In the early 1800’s a man by the name of Martin Warren, a blacksmith by trade, had settled into the area in a centrally located house that was not difficult to discover. Prairie residents would repeatedly stop by at the Warren house to inquire information about settlements, laws, and other people. This stopping place was initially referred to as Warren’s corner which over time became Warren’s burg, and eventually became the current name Warrensburg. On May 9, 1836, a handful of original founding fathers authorized the purchase of the land area that would eventually become called Warrensburg in honor of Martin Warren, the first man to settle in the area. Contrary to popular belief, Warren was not tremendously in favor of creating a township in this area but eventually decided to sell some of the farm land he owned. On October 3, 1836, the township line of Warrensburg was drawn up from the north county line to the south county line. The original boundary lines were 12 miles wide on the south and 10.5 miles wide on the north. The boundary distance measured an incredible 26 miles distance which made the original area of Warrensburg more than 260 square miles. Over time, small pieces have been chopped away to create cities and towns decreasing total area to the current 64 square miles people live in today.
By frontier standards, Warrensburg grew rather rapidly as more and more settlers went west to seek their fortune and their future. In 1855, less than 20 years after the official creation of Warrensburg, the population exceeded 750 people. In that same year, people desired to incorporate their village and the measure was eventually signed into law on the 23rd day of November, 1855. On the first Monday of April 1856, less than one year after Warrensburg incorporated, the city held their first official election. The first mayor was named Dr. John Foushee and the first council consisted of William H. Anderson, James M. Bratton, Dr. William Calhoun, and Alexander Marr. The first county court would take place about three months later in August.
The Legend of Old Drum
On the night of October 18, 1869 a frustrated man by the name of Leonidas Hornsby swore to shoot the first sheep-killing dog he found on his property, after a number of his sheep had recently been killed by what he suspected to be dogs. On that night, Charles Burden, the neighbor and brother-in-law of Leonidas Hornsby, found his favorite dog “Old Drum” dead. Although Hornsby had hunted with Old Drum and acknowledged him to be one of the best hunting dogs he had ever seen, he also suspected that Old Drum was the dog killing his sheep. Burden could not let the death of Old Drum go unpunished, and decided to take Hornsby to court for the damages.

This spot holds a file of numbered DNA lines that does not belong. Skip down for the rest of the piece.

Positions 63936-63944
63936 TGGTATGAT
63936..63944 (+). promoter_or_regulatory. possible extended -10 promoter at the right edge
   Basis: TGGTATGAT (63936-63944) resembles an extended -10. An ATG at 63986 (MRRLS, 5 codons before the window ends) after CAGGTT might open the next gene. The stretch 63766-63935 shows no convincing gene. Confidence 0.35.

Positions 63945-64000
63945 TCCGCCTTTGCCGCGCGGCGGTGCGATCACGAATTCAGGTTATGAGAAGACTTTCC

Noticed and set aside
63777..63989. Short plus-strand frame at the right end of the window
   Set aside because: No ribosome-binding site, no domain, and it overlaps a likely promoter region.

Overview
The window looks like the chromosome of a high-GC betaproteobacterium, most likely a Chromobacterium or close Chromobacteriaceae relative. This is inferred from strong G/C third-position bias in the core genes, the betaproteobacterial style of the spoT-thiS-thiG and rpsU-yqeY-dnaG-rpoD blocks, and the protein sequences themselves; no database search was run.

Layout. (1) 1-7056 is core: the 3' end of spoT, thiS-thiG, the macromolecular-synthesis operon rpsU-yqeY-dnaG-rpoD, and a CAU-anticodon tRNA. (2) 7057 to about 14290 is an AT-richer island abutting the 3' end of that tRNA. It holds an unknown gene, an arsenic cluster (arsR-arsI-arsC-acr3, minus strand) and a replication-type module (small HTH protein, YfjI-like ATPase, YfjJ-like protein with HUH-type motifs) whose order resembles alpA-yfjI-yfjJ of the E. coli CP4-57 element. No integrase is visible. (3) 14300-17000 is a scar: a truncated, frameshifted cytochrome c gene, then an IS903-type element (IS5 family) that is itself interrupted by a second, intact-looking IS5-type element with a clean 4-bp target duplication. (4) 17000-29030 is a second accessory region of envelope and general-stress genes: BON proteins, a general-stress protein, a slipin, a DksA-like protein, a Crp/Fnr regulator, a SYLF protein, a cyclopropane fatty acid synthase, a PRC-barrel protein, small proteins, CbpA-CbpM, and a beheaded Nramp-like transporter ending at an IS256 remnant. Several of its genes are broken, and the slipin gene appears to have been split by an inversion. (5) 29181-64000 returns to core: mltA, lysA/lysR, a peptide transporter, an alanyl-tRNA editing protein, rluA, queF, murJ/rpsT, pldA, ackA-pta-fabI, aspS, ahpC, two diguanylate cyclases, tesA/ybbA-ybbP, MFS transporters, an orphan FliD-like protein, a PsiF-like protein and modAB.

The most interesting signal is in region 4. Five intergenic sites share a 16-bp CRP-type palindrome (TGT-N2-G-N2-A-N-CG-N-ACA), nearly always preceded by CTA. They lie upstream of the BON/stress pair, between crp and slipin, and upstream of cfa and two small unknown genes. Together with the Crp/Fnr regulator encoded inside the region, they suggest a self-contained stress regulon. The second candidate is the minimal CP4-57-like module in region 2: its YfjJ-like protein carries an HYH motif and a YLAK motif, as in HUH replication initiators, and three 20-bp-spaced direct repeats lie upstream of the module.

This trial quickly became one of the strangest in the history of Johnson County, and each man was determined to win the case. After multiple trials and appeals by the loser in each trial the case finally reached the Missouri Supreme Court, and the $50 in damages awarded to Burden for the loss of his favorite hunting dog was upheld. One of Burden’s lawyers, a man named George Vest, won the case with his closing argument known as the “eulogy” to the dog.
The “Eulogy” to Old Drum
“Gentlemen of the jury, the best friend a man has in this world may turn against him and become his enemy. His son or daughter whom he has reared with loving care may prove ungrateful. Those who are nearest and dearest to us — those whom we trust with our happiness and good name — may become traitors in their faith. The money that a man has he may lose. It flies away from him, perhaps when he needs it most. A man’s reputation may be sacrificed in a moment of ill-considered action. The people who are prone to fall on their knees to do us honor when success is with us may be the first to throw the stone of malice when failure settles its cloud upon our heads. The one absolute, unselfish friend that man can have in this selfish world — the one that never proves ungrateful or treacherous — is his dog.
“Gentlemen of the jury, a man’s dog stands by him in prosperity and poverty, in health and sickness. He will sleep on the cold ground, where the wintry winds blow, and the snow drives fiercely, if only he can be near his master’s side. He will kiss the hand that has no food to offer; he will lick the wounds and sores that come in encounter with the roughness of the world. He guards the sleep of his pauper master as if he were a prince. When all other friends desert, he remains. When riches take wings and reputation falls to pieces, he is as constant in his love as the sun in its journey through the heavens.
“If fortune drives the master forth an outcast in the world, friendless and homeless, the faithful dog asks no higher privilege than that of accompanying him to guard against danger, to fight against his enemies. And when the last scene of all comes, and death takes the master in its embrace, and his body is laid away in the cold ground, no matter if all other friends pursue their way, there by his graveside will the noble dog be found, his head between his paws, his eyes sad but open in alert watchfulness, faithful and true even to death.” – George Graham Vest